By continuing on this site you have agreed to cookies being placed and accessed by this website. More information and adjusting cookie settings.

Robeco uses cookies to analyze your visit to this site, to share information via social media and to personalize the site and advertisements in line with your own preferences. By clicking on agree or by continuing on this site, you agree to the above. More information and adjusting cookie settings.

AGREE

Robeco uses cookies to analyze your visit to this site, to share information via social media and to personalize the site and advertisements in line with your own preferences. By clicking on agree or by continuing on this site, you agree to the above. More information and adjusting cookie settings.

AGREE

By continuing on this site you have agreed to cookies being placed and accessed by this website. More information and adjusting cookie settings.

from-the-field-175x95px.jpgFROM THE FIELD: Robeco researchers publish many whitepapers based on their own empirical studies. But they also closely follow quantitative research done by others. Head of Quantitative Equities Research David Blitz comments on notable external papers.

From the field: Low-volatility anomaly among mutual funds

27-05-2015 | David Blitz, PhD A paper* examines whether the low-volatility anomaly, which has been extensively documented for global equity markets, is also visible in mutual fund returns.

In order to address this question the paper sorts mutual funds in quintile portfolios based on their past beta, and finds that the quintile portfolio containing the least risky funds generates an alpha of 2.52% per annum. Thus, the low-volatility anomaly indeed appears to be present among mutual funds as well.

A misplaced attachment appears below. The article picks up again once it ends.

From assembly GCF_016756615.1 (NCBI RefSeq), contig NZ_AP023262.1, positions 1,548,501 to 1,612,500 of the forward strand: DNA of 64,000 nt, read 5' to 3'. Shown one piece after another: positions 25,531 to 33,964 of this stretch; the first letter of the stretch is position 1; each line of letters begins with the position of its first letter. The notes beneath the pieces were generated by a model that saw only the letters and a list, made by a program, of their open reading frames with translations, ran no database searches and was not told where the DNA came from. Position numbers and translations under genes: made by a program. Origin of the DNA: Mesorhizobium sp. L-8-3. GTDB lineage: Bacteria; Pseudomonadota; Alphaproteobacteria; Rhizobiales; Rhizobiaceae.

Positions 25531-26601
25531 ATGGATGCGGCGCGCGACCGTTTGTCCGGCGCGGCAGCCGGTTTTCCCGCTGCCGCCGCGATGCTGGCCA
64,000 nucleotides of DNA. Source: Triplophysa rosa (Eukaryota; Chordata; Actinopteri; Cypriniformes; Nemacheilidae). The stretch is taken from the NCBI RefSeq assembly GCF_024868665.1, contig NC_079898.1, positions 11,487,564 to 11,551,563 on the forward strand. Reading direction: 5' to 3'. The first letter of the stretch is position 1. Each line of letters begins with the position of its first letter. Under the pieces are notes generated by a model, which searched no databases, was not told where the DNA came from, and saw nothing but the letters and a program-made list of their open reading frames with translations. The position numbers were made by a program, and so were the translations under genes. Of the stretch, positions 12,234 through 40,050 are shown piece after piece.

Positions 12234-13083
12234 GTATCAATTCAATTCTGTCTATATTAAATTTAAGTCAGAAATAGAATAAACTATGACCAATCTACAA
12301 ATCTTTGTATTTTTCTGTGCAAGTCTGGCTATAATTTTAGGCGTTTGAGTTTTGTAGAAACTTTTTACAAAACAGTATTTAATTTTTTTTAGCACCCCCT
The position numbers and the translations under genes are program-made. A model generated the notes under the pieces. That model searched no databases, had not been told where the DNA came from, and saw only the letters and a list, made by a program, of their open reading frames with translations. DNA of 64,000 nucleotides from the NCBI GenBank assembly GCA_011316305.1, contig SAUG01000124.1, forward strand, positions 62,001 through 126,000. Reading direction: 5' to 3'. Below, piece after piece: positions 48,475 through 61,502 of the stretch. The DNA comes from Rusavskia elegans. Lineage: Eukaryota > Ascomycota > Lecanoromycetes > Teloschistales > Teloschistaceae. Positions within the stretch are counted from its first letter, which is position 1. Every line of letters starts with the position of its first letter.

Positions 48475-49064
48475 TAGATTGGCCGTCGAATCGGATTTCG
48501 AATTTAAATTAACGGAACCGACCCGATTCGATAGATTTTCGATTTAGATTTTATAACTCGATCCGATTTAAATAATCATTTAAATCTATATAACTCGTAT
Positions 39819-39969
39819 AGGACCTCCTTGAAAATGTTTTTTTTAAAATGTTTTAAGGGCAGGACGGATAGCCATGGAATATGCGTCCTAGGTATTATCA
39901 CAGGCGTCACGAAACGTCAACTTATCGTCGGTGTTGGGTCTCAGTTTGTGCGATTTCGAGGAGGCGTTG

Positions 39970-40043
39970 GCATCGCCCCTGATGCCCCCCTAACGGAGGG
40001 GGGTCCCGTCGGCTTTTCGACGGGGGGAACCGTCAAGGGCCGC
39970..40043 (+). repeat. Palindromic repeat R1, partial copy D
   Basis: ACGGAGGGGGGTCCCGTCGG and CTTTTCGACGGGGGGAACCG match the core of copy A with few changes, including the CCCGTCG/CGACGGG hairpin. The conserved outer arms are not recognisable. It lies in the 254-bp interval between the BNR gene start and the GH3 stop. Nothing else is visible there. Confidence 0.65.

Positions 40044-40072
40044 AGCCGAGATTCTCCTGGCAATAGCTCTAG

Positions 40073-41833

Frankly, we were a bit surprised by this result, given that the first funds dedicated to capturing the low-volatility anomaly were introduced only as recently as the mid-2000s (e.g. Robeco’s Conservative Equity funds). Thus, we wonder if perhaps the funds that are identified as low-beta in this study are really funds which systematically target low-volatility stocks, or actually funds which have a low beta for other reasons, such as investing in cash or bonds next to conventional equities. A further investigation of this issue would, in our view, be an interesting topic for follow-up research.

* Nanigian (2012), “Capitalizing on the Greatest Anomaly in Finance with Mutual Funds”

David Blitz

David Blitz, PhD

Head Quantitative Equities Research

“Factor investing, aimed at systematically capturing the value, momentum, low-volatility and other premiums, holds the future.”

Share this page:

Author

David Blitz, PhD
Head Quantitative Equities Research


Join the conversation




Newsletter

Sign up for our email newsletter to receive updates and to stay informed about upcoming webinars.